A Hollywood-funded anti-piracy group called BREIN has gone and messed up right-royally. It's managed to pinch a music track that a Dutch musician wrote specifically for a local film festival and has used it in tens of millions of Dutch DVDs, totalling to a sum of at least €1 million, about £860,000, in lost revenue.
The story goes that the musician, Melchior Rietveldt, was asked by BREIN to compose a suitable track for an advert to be shown at a local film festival. Rietveldt worked his magic, recorded the track, which was duly integrated into the ad for the film festival. That was fine, but the ad then got recycled and re-used in an anti-piracy campaign on an absolute truck-load of Dutch DVDs. Of course BREIN didn't tell Rietveldt it was going to use his track further than the film festival for which it was produced -- he discovered it when he bought a Harry Potter DVD in early 2007 and heard it on the advert.
Since then, Rietveldt has been attempting to recoup lost earnings from BREIN to no avail. Not even the Dutch music royalty collection service wanted to know. That was until a board member, one Jochem Gerrits, decided to get involved; but he wanted a 33 per cent cut of the royalties.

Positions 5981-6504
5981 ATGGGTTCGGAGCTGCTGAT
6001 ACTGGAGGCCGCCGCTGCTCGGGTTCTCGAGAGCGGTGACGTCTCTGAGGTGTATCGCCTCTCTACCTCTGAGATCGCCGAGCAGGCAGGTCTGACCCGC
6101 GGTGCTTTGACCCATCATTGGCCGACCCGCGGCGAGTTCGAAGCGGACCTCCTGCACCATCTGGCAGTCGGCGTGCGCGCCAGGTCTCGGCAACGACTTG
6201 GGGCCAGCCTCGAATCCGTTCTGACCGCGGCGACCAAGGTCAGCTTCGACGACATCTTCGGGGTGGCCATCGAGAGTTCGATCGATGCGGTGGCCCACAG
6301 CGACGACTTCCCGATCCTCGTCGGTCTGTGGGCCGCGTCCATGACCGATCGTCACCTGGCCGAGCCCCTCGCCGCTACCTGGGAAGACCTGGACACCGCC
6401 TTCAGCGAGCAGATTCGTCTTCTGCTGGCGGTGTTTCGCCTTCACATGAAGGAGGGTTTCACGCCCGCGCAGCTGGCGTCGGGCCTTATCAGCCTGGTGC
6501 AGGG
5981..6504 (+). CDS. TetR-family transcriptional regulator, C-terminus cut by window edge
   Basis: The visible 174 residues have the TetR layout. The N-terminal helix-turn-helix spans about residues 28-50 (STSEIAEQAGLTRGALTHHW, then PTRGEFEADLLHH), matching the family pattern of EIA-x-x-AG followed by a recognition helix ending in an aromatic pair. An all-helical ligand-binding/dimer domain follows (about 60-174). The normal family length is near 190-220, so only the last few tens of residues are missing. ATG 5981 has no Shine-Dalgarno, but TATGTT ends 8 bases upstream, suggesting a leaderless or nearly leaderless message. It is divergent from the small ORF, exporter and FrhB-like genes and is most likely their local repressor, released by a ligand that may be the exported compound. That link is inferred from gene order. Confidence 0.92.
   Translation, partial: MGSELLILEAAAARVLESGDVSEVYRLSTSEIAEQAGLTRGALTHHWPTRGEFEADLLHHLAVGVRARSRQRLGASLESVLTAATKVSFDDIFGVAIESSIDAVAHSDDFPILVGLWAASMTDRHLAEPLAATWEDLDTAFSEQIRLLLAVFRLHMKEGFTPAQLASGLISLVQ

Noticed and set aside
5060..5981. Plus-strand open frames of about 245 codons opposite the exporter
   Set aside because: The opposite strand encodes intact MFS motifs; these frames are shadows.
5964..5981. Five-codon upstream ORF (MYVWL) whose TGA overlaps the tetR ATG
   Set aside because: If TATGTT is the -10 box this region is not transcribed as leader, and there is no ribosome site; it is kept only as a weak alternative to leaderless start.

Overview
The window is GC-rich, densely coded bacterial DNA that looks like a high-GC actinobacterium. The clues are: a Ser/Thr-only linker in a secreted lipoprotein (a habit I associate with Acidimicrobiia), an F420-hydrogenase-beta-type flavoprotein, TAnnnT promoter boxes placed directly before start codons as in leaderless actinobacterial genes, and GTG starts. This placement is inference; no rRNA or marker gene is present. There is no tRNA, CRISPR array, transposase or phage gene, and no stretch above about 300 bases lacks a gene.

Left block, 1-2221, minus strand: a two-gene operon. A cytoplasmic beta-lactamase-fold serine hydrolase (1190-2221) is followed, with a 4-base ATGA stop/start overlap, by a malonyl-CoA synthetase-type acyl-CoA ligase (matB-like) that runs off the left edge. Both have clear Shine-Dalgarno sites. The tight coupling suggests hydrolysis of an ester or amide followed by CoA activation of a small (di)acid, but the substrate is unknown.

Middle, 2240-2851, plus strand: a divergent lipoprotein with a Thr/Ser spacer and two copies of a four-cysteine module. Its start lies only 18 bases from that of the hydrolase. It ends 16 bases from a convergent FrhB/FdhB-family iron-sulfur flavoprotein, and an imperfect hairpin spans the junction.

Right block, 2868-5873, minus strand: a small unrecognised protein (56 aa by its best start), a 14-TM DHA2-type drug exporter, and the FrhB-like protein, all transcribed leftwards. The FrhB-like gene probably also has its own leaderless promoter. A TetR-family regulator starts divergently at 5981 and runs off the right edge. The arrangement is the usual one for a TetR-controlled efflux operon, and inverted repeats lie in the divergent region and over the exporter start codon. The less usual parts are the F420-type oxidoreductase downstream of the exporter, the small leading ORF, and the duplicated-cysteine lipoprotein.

In a recorded conversation Gerrits clearly states that his fee was deserved because:
"... a lot of people in the industry know that they are in trouble when I get involved."
Once the news got out earlier this week in the Dutch press, Gerrits claimed that his words were "misinterpreted", but promptly took a temporary resignation from the music royalty board. How an anti-piracy group could get caught up in the very thing it's attempting to battle is mind boggling enough; but when you add in the activities of the corrupt music royalties board, it just goes to show that none of the money-grubbing media entities are worth the paper their logos are printed on. Here's hoping that Rietveldt gets his money in the end. [TorrentFreak]
Image credit: Pirate from Shutterstock